After terror struck the Holey Artisan Cafe at Dhaka’s diplomatic area, India plans for a quick adoption of the long-awaited Comprehensive Convention on International Terrorism (CCIT).
India’s permanent representative Syed Akbaruddin, speaking at the General Assembly, said, “The perpetrators of terrorist attacks as well as the States that support and sponsor or provide safe havens to terrorists or terrorist groups must be made accountable.”
He also expressed India’s dissappointment on the failed early enactment of the CCIT and urged other nations to adopt it by the next session.
Highlighting the lack of urgency in the resolution, he said that its adoption would represent concrete actions on counter-terrorism by the international community and the failure to adopt would signal that the increase in terrorist attacks hasn’t affected anyone.
Dhaka cafe siege: All 20 hostages killed are foreigners, military says#DhakaAttackhttps://t.co/20xmzkR0rI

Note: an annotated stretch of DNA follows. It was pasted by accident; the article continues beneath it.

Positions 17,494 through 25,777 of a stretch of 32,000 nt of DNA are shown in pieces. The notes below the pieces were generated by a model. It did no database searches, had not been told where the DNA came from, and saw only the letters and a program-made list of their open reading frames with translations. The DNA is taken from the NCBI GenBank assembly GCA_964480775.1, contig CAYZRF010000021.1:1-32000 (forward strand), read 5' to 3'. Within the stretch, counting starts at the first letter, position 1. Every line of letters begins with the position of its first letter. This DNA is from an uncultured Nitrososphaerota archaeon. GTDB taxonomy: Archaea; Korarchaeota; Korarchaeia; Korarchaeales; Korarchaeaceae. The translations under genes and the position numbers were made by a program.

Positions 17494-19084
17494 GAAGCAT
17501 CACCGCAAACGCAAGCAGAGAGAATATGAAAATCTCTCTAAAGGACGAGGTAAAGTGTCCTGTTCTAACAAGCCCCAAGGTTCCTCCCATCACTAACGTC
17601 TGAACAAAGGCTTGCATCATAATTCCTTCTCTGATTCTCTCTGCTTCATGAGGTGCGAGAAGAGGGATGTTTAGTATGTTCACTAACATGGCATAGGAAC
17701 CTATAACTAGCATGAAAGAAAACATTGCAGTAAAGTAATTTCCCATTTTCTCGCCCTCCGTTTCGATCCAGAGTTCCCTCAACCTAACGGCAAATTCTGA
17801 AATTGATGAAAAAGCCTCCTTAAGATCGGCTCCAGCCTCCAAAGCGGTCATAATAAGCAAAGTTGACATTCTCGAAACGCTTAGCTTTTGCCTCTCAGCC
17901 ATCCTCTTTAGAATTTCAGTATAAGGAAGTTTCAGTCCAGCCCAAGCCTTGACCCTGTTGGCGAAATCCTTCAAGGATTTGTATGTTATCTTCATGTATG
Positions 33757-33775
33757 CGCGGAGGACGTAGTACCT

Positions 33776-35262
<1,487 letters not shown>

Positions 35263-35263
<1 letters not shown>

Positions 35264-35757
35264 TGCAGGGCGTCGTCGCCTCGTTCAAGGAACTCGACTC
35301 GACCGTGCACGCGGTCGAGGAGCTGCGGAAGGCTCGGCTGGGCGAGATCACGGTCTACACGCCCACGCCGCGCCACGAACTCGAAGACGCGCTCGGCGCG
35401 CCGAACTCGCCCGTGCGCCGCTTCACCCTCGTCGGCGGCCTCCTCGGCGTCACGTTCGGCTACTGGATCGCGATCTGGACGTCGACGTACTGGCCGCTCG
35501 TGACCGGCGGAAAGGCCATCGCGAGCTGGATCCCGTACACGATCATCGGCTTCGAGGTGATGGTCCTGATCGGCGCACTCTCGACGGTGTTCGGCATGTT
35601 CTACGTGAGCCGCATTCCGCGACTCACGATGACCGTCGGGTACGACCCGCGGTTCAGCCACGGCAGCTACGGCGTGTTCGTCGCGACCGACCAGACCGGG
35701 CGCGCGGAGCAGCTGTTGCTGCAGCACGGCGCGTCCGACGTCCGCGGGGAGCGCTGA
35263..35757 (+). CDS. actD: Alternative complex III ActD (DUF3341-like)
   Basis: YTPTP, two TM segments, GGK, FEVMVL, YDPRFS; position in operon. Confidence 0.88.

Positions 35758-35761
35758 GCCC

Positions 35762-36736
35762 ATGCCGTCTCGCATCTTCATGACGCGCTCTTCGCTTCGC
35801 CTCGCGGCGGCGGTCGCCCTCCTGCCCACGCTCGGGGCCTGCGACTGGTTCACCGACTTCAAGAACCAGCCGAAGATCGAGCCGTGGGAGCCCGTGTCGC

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Akbaruddin later explained to IANS that India’s “disappointment was that we would have preferred stronger language” in the resolution about the CCIT, “basically setting a finite time frame for adoption of CCIT.”
Reiterating India’s suggestion, he said that the counter-terrorism resolution would “convey a clear signal that counter terrorism has a significant place on the UN agenda.”
Informing India’s progress in setting up an international counter-terror framework, he said that there are more than 40 bilateral treaties concluded by India on extradition and mutual legal assistance along with joint mechanisms with more than 25 countries to discuss counter-terrorism strategies.
Noting the on-going armed assailants situation in his home country, Bangladesh Permanent Representative, Masud Bin Momen called for adequate funds to counter terrorism.
(With inputs from IANS)